This thorough document, which can range from 20 to 100 pages, must be handed to the buyer (and verbally discussed) before the buyer signs the purchase agreement.
Step 7: Put The Purchase Agreement In Writing
It’s time to sign the legally binding Purchase Agreement once you’re happy with the content of the Explanation of Important Matters.
The following are some of the documents and information to include:
a certified copy of your passport
The stamp duty’s worth
A certificate of registration
A seal (, inkan) is a type of animal that lives in the ocean.
For instance, information on pests from your inspection report
Step 8: Complete The Transaction
The final settlement is normally handled by a judicial scrivener (, shihoushoushi) and takes place at the buyer’s bank.
The buyer will send the remaining sum to the seller’s account, after which the buyer will receive the title to the property.
The seller hands over all of the keys to the buyer at the end of the transaction, and the transfer of ownership is complete.
Fee For Brokerage
Brokerage fees consist of 3% of the purchase price plus $60,000 plus consumption tax.
Tax On Purchases
Two to three months following title registration, a one-time payment is required.
It is assessed against the land and building value as determined by the government.
Taxes On Registration And Licence
Purchasers must have a registration licence in order to claim legal ownership of a property.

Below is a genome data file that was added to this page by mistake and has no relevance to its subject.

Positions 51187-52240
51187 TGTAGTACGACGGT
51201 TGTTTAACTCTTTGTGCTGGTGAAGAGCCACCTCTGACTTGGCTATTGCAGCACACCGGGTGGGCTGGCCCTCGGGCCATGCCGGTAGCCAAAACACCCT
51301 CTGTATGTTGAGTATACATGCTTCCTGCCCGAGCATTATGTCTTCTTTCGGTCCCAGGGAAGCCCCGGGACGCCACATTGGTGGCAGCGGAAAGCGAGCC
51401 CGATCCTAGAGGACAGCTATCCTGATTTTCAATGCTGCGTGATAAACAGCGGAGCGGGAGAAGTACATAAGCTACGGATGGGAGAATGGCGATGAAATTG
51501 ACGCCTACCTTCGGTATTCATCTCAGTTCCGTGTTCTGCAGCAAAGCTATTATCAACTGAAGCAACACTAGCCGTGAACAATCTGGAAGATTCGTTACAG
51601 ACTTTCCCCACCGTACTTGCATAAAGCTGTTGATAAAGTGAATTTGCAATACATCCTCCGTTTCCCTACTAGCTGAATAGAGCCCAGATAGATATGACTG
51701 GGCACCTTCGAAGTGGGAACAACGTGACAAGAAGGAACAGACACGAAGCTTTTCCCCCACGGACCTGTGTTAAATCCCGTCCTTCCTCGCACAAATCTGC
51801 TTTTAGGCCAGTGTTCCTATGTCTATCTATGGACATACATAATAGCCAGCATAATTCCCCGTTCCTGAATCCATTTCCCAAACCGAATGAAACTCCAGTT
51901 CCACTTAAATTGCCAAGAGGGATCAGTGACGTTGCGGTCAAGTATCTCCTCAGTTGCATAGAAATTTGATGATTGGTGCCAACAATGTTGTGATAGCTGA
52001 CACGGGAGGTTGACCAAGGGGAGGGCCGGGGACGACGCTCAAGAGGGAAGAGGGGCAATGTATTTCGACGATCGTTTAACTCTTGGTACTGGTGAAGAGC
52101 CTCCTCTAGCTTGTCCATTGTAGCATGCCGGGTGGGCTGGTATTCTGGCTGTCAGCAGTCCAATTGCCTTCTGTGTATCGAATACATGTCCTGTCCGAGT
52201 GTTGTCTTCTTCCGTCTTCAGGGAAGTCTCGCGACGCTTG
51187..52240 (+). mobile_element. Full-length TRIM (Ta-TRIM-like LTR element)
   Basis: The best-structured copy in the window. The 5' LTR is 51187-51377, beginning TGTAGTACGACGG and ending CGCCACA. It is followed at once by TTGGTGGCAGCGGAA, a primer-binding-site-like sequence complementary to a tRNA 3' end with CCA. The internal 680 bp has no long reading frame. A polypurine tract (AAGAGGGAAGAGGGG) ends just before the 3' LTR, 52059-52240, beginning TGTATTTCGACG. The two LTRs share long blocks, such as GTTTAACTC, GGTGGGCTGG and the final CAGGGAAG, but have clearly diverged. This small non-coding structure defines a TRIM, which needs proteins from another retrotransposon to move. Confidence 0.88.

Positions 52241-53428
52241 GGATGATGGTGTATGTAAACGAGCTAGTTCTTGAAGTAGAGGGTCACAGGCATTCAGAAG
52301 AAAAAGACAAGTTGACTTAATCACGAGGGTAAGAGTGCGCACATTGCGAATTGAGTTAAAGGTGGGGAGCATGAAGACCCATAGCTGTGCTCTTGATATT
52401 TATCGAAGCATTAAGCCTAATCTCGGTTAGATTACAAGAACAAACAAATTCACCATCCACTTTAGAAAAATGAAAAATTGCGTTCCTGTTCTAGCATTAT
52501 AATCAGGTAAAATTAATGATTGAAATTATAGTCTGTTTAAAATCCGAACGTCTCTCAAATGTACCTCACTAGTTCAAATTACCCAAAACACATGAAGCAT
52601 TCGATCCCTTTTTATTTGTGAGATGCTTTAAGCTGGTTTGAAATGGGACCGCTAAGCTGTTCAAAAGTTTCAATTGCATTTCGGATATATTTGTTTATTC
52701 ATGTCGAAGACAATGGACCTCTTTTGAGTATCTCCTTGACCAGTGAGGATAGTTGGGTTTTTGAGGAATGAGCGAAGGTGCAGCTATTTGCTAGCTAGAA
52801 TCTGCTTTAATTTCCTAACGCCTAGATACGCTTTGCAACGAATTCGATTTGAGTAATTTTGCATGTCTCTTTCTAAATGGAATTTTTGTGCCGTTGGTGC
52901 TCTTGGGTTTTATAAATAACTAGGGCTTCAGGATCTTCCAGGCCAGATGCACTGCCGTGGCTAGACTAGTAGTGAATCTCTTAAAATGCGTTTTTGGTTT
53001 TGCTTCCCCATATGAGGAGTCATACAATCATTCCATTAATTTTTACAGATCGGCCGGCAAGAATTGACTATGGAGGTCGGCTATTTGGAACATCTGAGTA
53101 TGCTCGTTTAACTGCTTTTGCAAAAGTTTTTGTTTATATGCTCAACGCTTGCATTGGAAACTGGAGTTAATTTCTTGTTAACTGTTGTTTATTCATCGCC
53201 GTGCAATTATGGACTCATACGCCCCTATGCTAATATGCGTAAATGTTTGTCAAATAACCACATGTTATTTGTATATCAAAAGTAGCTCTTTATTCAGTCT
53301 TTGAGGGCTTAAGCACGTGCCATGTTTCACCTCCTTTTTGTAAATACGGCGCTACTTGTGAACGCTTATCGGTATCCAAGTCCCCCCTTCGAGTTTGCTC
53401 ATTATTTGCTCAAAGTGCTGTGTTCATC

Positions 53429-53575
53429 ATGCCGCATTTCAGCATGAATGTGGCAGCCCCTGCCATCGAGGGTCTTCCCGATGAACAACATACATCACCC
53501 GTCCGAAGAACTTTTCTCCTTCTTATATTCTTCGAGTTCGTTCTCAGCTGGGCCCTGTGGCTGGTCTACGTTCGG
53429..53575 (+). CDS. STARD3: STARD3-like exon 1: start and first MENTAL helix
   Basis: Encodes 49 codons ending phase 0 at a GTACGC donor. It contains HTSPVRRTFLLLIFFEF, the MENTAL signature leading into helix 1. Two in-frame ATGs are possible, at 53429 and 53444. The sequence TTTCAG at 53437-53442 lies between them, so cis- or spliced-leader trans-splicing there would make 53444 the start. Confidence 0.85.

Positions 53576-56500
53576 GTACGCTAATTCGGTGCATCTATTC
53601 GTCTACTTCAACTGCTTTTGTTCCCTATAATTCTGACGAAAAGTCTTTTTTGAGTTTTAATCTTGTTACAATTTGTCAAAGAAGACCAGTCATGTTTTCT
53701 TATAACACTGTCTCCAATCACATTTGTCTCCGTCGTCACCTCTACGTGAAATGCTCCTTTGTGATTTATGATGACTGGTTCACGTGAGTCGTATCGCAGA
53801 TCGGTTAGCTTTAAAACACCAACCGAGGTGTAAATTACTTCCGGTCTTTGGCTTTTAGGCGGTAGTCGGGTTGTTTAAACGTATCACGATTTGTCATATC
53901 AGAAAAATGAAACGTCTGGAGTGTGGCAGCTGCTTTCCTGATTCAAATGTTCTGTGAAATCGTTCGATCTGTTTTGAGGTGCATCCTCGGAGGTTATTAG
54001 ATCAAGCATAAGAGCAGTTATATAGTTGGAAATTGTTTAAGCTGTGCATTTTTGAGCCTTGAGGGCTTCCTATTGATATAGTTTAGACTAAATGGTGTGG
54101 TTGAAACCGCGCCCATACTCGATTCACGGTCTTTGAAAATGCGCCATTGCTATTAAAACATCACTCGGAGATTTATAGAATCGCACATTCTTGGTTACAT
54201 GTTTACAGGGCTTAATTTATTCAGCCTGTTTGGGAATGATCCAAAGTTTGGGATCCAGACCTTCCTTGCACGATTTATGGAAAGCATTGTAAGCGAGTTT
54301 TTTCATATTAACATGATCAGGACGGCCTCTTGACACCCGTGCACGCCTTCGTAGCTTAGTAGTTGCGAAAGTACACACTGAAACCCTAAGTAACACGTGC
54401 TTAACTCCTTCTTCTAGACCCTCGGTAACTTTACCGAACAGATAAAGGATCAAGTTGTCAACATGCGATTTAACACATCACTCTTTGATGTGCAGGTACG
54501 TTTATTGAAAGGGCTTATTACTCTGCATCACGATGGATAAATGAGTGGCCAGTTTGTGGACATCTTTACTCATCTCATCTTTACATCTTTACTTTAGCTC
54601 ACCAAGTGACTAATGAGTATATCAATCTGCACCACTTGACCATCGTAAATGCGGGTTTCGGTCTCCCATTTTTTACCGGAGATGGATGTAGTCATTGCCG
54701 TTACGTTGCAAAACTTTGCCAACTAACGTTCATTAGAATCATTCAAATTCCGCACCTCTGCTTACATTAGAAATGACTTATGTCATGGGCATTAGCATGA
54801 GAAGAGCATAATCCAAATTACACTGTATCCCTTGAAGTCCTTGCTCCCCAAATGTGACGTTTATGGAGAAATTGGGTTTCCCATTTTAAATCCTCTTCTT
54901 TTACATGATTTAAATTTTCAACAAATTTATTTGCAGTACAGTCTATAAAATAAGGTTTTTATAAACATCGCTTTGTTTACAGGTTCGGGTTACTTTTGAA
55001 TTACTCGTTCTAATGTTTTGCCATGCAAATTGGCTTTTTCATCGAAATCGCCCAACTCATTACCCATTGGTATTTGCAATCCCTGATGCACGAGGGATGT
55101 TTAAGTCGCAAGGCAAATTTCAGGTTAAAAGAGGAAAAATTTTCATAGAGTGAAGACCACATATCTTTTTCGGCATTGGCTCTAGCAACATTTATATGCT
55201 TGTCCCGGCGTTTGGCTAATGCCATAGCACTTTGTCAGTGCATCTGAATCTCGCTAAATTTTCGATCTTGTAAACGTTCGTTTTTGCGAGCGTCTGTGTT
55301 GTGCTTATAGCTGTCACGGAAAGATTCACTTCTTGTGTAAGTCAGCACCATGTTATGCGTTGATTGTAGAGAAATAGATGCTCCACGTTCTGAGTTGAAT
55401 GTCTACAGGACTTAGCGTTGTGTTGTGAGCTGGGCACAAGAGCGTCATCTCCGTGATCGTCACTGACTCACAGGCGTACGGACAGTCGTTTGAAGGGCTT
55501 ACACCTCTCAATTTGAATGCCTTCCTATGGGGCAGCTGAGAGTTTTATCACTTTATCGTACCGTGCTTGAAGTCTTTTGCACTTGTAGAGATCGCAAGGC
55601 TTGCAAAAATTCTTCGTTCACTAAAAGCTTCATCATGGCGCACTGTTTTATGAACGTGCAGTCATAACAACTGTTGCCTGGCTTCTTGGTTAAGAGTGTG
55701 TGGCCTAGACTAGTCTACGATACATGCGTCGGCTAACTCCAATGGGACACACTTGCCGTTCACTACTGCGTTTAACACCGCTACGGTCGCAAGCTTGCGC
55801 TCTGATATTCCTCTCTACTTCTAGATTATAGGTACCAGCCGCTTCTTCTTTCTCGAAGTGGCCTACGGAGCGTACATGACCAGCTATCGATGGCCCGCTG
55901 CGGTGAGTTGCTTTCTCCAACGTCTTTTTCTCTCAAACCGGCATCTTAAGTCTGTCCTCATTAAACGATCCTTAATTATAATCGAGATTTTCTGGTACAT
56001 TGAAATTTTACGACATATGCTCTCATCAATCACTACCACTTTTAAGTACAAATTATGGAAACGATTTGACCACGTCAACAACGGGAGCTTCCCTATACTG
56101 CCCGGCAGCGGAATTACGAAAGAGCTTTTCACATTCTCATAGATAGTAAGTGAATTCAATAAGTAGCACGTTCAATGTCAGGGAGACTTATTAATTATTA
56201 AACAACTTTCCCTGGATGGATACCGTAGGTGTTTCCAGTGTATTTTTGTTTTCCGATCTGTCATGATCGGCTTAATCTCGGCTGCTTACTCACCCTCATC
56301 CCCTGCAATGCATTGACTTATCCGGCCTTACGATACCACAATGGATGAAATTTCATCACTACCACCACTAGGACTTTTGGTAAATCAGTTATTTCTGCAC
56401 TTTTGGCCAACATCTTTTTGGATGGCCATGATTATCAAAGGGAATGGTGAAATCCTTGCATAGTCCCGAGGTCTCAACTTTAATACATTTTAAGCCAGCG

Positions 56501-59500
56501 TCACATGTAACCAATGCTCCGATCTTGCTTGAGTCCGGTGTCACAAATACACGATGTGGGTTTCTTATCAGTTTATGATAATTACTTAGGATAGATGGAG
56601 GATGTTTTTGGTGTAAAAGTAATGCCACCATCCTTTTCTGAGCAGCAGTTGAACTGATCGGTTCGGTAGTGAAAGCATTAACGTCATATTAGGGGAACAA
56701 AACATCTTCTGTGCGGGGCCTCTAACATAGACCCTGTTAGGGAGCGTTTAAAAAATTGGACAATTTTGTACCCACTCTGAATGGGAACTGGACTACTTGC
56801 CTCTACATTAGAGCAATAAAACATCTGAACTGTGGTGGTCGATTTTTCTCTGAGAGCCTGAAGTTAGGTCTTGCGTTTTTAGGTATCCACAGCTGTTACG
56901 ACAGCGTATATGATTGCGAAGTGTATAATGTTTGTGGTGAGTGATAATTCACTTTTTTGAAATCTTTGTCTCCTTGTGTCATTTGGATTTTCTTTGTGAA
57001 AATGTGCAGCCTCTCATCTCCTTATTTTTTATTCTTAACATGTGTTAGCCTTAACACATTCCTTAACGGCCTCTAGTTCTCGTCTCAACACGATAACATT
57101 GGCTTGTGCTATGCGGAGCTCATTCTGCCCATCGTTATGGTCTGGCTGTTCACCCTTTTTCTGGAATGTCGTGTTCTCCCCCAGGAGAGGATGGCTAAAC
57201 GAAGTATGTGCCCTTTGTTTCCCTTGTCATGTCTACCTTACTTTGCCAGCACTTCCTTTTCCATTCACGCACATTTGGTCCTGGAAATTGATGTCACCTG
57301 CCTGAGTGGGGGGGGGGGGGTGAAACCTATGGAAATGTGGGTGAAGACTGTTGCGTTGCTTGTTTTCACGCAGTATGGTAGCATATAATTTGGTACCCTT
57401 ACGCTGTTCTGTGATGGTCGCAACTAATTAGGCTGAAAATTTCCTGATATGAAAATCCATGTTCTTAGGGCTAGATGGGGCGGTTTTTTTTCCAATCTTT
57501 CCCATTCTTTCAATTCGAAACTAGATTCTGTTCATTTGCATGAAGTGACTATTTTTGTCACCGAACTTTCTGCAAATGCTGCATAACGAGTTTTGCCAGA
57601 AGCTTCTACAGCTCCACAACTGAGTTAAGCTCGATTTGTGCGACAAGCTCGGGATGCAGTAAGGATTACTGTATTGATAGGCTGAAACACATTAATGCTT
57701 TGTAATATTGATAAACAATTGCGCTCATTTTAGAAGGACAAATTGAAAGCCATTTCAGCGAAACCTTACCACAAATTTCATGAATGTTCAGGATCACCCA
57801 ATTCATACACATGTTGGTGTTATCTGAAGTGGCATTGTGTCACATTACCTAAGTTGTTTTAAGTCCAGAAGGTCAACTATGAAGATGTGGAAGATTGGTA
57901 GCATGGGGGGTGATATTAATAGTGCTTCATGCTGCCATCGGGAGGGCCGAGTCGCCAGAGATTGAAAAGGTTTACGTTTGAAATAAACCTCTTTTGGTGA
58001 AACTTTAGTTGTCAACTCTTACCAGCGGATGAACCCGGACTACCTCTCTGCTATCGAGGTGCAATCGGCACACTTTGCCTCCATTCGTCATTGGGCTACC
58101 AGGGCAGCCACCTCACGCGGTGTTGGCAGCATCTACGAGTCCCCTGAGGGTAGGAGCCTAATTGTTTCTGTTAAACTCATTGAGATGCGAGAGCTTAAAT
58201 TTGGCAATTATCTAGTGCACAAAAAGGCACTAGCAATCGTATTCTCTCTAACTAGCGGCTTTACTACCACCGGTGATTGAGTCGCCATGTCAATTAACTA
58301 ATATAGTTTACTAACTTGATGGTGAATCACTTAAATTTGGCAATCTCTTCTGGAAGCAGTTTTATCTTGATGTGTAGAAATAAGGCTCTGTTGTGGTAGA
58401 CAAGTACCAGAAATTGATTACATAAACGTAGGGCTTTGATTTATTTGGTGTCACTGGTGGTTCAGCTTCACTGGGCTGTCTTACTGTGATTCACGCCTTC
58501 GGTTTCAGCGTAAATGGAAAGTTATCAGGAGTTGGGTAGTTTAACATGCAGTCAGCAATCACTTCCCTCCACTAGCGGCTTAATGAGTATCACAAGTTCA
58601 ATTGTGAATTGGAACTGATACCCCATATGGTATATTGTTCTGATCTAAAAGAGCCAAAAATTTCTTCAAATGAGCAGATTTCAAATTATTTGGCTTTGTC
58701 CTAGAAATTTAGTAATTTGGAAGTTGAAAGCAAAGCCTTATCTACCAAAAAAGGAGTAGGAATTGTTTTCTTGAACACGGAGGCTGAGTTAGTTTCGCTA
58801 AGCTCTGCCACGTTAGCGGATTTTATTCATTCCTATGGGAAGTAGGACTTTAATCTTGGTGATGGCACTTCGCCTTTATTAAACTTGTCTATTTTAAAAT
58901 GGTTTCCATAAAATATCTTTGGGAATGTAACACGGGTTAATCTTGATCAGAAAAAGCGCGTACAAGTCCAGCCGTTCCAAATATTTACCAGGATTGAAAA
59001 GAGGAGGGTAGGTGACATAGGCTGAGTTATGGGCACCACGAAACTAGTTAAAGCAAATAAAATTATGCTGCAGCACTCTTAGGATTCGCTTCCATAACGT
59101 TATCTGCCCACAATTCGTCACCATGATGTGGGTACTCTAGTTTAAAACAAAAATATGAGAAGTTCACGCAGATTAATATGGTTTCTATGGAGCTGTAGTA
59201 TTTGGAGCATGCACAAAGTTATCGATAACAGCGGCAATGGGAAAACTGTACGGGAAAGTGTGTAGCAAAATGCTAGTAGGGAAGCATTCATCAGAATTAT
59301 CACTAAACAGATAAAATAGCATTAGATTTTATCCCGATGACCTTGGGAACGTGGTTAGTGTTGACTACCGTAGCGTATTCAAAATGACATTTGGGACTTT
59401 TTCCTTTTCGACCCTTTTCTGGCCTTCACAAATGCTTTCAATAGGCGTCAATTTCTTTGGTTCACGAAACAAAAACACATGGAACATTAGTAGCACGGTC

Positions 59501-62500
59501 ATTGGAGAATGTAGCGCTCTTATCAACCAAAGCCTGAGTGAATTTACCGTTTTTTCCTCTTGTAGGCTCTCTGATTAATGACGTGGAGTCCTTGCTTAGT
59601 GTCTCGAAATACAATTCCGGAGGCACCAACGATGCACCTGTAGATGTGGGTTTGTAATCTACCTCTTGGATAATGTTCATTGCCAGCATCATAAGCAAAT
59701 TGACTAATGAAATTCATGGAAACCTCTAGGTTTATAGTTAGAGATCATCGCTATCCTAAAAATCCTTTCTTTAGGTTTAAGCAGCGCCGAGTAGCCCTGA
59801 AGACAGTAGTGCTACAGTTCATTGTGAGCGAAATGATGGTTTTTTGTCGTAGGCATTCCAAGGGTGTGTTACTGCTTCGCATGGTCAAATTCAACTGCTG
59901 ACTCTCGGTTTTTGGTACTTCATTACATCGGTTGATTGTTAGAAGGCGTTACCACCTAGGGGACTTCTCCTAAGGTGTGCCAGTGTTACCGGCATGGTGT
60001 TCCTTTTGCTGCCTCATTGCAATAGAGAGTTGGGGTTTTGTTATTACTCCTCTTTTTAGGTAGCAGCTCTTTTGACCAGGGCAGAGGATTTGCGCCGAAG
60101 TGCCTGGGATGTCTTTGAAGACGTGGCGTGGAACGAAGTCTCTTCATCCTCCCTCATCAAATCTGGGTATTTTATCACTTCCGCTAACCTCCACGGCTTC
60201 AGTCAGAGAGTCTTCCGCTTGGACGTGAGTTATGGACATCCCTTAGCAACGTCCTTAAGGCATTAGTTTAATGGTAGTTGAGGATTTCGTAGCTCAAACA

Depending on how the land and structure were transferred, tax rates range from 0.4 percent to 2 percent of the assessed value.
Duty on Stamps
Stamp duty is a tax charged on contracts and agreements that is paid at the time of title registration.¥10M – 50M = ¥10,000
¥50M – 100M = ¥30,000
¥100M – 500M = ¥60,000
Fee For A Judicial Scrivener
Judicial Scriveners are responsible for assisting customers with property registration procedures.
The cost of hiring Judicial Scriveners varies depending on the type of property, the assessed value, and whether or not a mortgage must be registered.
Is It Possible For Foreigners To Obtain A Home Loan In Japan
Some Japanese banks make loans to foreigners who live in the country.
If you have permanent resident status in Japan or are married to a Japanese citizen, you are more likely to be accepted by a lender.
Some banks will lend to foreigners who have worked in Japan for a long time.
If you’re not a Japanese resident and need money, we recommend looking for a bank in your home country that has a branch in Japan.
Mizuho and Shinsei are two Japanese banks with offices in Australia, Mainland China, Hong Kong, Singapore, Malaysia, and Vietnam, to name a few.
These financial institutions will do a personal assessment and examine your:
Work experience and current employment
Financial Situation in General
Salary at the moment.
Banks, on average, require you to earn between $2 and $5 million, but this varies.
What kind of mortgages do you have now?
Next, choose between a fixed and a variable interest rate loan.
Fixed-interest loans are currently advantageous in Japan due to historically low interest rates.
Tokyo Property Prices And Rental Yields